Orphan Cars Assemble in Maryland

    The historic, rural area surrounding Williamsport, Maryland was the setting as the 18th annual Orphan Car Tour hit the road on Saturday, June 2.  

    Temperatures in the mid-eighties and sunny skies made for a pleasant late-spring afternoon tour.

     Thirty-five “orphans” were registered for this year’s event, which was subtitled “The Running Bear Run”. 

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Some of the “orphans” at this year’s Tour.

    An “orphan car” is a vehicle manufactured by a company or company division which is no longer engaged in producing vehicles.
 
    As in previous years, drivers were given printed direction sheets to guide them along the sixty-mile route.  The cars were released, one by one, onto the tour route starting at 1 p.m.  It’s an Orphan Tour tradition that the amongst the directions are a series of questions about sights glimpsed along the way, designed to test the observational powers participants;  those answering the most questions correctly, receive recognition at the tour’s end.

    There were three stops along the route:  the car collection of George and Richard Hammond, the Washington County Rural Heritage Museum near Sharpsburg, and the Dam Four Recreational Area along the B & O Canal.

    The tour ended at Byron Memorial Park, where participants posed with their cars next to a majestic antique barn for a keepsake photo.  

    After a buffet-style catered dinner  in one of the park’s open pavilions, participants graded the answers on each other’s direction sheets.  As the correct answers to each question were announced, photos of the clues appeared on a television monitor for all to see.  Additional awards presented included the “hard luck,” “oldest car,” and the “Over Yonder” awards – the last one, an enormous trophy almost four feet high presented by the people of Williamsport to the driver traveling the farthest distance to the Tour.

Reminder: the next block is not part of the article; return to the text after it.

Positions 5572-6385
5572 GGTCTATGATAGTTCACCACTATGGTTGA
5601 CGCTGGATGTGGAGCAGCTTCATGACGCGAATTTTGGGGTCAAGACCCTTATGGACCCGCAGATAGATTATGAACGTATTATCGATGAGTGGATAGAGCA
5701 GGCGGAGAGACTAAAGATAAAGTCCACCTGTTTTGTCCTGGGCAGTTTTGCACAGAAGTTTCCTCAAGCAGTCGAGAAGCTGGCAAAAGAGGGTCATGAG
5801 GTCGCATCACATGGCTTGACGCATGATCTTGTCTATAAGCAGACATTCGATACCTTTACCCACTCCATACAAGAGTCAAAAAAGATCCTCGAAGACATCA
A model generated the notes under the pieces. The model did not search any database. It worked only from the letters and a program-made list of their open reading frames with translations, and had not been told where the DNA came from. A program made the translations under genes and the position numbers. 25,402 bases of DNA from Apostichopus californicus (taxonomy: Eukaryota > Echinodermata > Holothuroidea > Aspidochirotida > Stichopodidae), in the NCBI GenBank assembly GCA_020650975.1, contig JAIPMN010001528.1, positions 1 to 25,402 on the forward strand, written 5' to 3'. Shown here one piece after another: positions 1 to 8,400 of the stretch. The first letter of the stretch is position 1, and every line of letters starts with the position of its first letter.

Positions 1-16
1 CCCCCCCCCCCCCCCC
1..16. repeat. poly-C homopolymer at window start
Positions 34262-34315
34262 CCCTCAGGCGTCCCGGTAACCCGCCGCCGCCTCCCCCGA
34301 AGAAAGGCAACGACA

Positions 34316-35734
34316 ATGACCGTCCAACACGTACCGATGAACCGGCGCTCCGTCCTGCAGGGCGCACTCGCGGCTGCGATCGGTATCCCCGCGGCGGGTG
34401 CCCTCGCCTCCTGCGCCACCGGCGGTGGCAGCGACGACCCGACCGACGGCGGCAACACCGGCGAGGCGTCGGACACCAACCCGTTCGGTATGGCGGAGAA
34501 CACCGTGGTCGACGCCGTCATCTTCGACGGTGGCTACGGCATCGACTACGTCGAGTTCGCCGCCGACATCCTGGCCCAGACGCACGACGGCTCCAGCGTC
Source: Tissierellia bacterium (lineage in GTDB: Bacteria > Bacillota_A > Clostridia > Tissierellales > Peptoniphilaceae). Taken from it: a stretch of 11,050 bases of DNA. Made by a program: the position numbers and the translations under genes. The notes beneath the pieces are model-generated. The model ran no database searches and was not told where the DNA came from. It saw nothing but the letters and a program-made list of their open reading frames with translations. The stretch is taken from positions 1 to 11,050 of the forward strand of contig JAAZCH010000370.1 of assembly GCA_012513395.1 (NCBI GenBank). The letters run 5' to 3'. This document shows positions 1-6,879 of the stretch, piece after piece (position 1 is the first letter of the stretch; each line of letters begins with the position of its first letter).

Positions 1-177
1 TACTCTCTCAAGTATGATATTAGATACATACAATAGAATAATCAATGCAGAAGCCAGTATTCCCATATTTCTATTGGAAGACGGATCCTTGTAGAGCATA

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After dinner, participants graded each others’ “test papers” while viewing images of the correct answers on a video.  Drivers and passengers were challenged on the direction sheets to find certain items along the route.

    This year’s crop of orphans included such marques as AMC, Crosley, DeSoto, Frazer, Kaiser, King Midget, Metropolitan, MG, Oldsmobile, Packard and Studebaker.  “Borderline orphans” (which don’t strictly meet the criteria but which were nonetheless welcome additions to the Tour) included a Corvair, Imperial, Continental, Thunderbird and a 1936 Lincoln Model K convertible sedan.  The oldest car driven was a 1929 Studebaker.

    The local coordinator of this year’s event was “Jewells,” owner of Jewells and Jewells Used Appliance Sales in Williamsport, and his wife, Kathy.  The route was laid out by Susan and Bill Johnson, longtime Orphan Tour organizers.  Rich and Debbie Miller provided the keepsake photos of each car.   The tour’s co-sponsors this year were Mid-Atlantic Packards (a region of the Packard Club), The Chesapeake Bay Chapter of  the H-E-T Club, the Potomac Chapter of the Studebaker Driver’s Club, the DeSoto Owners Club of Maryland and the Potomac Ramblers chapter of the AMC Rambler Club.  The Orphan Car Tour is run in a different location in the greater Washington-Baltimore area each year, usually on the first weekend in June.  Its purpose is to encourage the driving enjoyment of antique “orphan” vehicles.  The tour’s organizers maintain an internet Web site at www.orphancartour.org with information on the event.

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